The Impact Report with Aynsley Smith

Impact Report

Aynsley Smith, PhD, RN, explains why everyone should embrace life and “respect the brain”

As a sports scientist at the Mayo Clinic Sports Medicine Center and mother of athletes, Dr. Aynsley Smith has studied and seen first-hand the lasting effects of head impacts on the brain. Recently, Dr. Smith focused her sights on the study of concussion in hockey players to help health care providers better understand head trauma in sports. A founding member of the International Concussion Society’s Scientific Advisory Board, Dr. Smith is passionate about her work and research on concussions, which affects millions of North Americans, including athletes and military personnel, every year. Below, she discusses the importance of educating everyone on the importance of preventing head trauma while encouraging people to live fully and “respect the brain.”

What does the word concussion mean to you?
I relate the word concussion to a vivid mental picture of neurons in children and athletes who participate in contact sports and military personnel after head impacts, rendering affected neurons dysfunctional. I also imagine the post-head trauma oxidative energy crisis that results in profound fatigue, a manifestation of concussion. That alarming mental picture drives me to take action on prevention, to promptly diagnose concussion, to quantify the severity of the injury and, ultimately, to treat it quickly to save the brain cells. Prevention and prompt appropriate treatment will protect the brain from permanent damage.

How have concussions impacted your life or career?
For years, I conducted research in hockey and other sports on performance enhancement, the psychology of injury, and the physiologic and psychologic zones of optimal functioning. We studied health care providers, musicians, hockey goalies and yips-affected golfers. I taught performance enhancement to hockey teams, and I became aware of the frequency, causation and devastating consequences of concussions—particularly in the fast, hard-hitting game of hockey. When I retired, I focused solely on concussions in hockey. I knew if we studied and monitored all aspects of concussions in hockey, in modern, enclosed ice arenas, the information we learned would generalize to other sports and concussions in the military.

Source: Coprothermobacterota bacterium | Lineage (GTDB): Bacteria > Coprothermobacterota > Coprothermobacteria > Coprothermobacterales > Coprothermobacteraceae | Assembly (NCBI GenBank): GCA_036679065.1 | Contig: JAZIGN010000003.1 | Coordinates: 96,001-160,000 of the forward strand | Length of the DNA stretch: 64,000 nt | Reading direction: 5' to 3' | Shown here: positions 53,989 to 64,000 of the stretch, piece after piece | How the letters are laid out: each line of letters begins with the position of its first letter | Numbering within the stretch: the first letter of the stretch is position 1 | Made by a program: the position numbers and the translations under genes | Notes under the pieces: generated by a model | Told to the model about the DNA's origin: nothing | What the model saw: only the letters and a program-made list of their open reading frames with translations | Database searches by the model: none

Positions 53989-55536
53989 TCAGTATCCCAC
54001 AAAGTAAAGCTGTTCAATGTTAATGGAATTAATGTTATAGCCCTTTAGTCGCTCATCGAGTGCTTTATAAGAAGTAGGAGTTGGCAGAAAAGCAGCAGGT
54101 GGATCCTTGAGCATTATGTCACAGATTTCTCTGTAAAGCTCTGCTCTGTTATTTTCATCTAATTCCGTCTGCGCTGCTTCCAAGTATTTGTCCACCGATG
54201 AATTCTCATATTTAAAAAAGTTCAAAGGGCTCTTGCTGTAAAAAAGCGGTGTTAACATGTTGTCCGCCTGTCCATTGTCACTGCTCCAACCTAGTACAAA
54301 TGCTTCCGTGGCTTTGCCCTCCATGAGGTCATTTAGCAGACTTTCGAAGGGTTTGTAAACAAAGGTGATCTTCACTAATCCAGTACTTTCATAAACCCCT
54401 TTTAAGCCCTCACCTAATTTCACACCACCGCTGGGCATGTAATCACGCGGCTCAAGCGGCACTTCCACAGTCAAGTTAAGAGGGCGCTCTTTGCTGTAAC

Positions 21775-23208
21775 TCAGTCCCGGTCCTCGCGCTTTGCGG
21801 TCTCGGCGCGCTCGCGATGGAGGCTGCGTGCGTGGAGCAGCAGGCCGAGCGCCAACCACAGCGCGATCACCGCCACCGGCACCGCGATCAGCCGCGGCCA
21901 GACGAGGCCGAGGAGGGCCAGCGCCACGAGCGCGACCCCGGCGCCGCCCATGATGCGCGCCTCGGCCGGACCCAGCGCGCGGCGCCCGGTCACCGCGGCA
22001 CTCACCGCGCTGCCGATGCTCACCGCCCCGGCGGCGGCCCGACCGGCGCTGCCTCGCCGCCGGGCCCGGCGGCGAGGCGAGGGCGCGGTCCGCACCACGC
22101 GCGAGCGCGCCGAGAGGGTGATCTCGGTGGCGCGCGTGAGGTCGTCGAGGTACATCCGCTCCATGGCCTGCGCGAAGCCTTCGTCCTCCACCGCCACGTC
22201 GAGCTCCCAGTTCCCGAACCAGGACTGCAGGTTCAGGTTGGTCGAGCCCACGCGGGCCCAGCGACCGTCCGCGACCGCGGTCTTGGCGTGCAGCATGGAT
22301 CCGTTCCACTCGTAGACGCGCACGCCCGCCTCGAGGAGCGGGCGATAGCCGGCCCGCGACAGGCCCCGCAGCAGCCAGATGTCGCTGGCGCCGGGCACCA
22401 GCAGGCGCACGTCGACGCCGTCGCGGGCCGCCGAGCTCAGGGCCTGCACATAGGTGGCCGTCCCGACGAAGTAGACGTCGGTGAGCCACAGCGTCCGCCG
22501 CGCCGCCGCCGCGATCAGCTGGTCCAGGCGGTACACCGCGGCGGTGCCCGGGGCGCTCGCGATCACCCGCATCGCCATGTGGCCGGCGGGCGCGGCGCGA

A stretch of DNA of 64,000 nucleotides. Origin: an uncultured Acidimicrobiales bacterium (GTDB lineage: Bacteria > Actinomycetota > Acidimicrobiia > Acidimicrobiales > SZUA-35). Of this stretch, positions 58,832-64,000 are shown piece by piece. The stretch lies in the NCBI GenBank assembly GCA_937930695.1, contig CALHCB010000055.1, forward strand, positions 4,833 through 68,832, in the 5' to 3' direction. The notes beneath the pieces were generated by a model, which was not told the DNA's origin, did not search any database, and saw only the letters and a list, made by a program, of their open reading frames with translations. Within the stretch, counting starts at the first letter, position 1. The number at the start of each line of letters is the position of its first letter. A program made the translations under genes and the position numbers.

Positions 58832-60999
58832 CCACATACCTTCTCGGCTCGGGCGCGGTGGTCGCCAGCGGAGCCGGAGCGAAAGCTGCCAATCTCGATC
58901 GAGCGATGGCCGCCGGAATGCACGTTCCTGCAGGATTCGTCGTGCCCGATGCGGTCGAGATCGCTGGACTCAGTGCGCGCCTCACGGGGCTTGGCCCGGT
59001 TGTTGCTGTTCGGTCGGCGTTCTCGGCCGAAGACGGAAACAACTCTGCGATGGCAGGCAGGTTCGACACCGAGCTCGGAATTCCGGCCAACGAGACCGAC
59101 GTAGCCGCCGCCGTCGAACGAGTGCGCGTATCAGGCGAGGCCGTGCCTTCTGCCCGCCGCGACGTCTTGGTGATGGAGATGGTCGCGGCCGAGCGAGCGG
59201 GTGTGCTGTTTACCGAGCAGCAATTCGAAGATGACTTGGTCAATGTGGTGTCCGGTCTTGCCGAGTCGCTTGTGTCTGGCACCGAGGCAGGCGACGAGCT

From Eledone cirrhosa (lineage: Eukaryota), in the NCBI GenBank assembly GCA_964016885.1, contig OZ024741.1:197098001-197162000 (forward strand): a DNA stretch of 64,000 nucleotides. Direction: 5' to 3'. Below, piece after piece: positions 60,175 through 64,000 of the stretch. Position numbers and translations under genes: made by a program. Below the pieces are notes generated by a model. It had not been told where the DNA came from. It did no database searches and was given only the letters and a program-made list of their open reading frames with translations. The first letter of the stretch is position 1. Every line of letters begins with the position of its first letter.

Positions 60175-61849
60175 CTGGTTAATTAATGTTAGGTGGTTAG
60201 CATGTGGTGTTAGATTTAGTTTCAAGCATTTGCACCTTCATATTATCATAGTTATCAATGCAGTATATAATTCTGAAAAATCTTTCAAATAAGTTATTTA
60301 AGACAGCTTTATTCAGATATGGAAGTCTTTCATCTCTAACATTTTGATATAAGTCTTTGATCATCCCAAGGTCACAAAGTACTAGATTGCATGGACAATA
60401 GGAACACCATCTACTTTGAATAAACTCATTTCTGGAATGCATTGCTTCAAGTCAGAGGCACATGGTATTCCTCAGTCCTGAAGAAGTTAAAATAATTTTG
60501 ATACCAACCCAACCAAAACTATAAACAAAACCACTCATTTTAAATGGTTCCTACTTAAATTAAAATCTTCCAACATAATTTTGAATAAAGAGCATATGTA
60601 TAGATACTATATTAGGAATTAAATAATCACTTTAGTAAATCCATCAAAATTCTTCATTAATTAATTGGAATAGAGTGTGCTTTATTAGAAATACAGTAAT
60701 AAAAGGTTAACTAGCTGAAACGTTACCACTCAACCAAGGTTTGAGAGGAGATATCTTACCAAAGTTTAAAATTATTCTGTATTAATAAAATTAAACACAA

I critique my decisions as a parent of three children who participated in sports that placed them at high risk for concussions. Most worrisome was the head trauma exposure our daughters sustained participating in equestrian events. Several crashes into jumps occurred when a horse fell or the rider was thrown. One daughter has persistent post-traumatic headache; however, one daughter who sustained fewer head hits is symptom-free, and our son, who played hockey and ski-raced, is fortunately without head trauma.

Have your experiences changed your perception of concussion? In what way?
I am aware of the brain’s immediate oxidative energy crisis response to head trauma and the potential for lasting brain damage conditions such as CTE. As such, I work almost full time on all aspects of concussions in hockey, focusing on prevention, objective diagnosis, determining severity quantification, identifying promising treatments for study and providing education. I recognized our need to move beyond the subjective concussion diagnoses that relied on questions such as “are you dizzy” that players could deny or exaggerate. We identified components of an objective diagnosis and published a paper to alert the sports medicine community on the need to objectify their concussion diagnosis.

Between concussed athletes and concussive trauma in the military, millions of North Americans have sustained significant head trauma and are in dire need of meaningful treatment and prevention.

If you could share one piece of information about concussion, what would it be?
Embrace life fully, be adventurous and be a risk-taker. At the same time, “respect the brain” by protecting yourself and those around you from head hits in sport, military and life. I believe effective treatment is on the horizon.

Aynsley Smith, PhD, RN, is a member of the Scientific Advisory Board for the International Concussion Society., sponsored by ICS, is the No. 1 destination for information related to concussion prevention, diagnosis and treatment. Our mission is to serve medical professionals, athletes, administrators, coaches, patients and the public by providing a central repository of accurate and scientifically vetted concussion research. Working alongside our world-class scientific advisory board, aims to be the most trusted global index on one of the most common, yet least understood, forms of traumatic brain injury.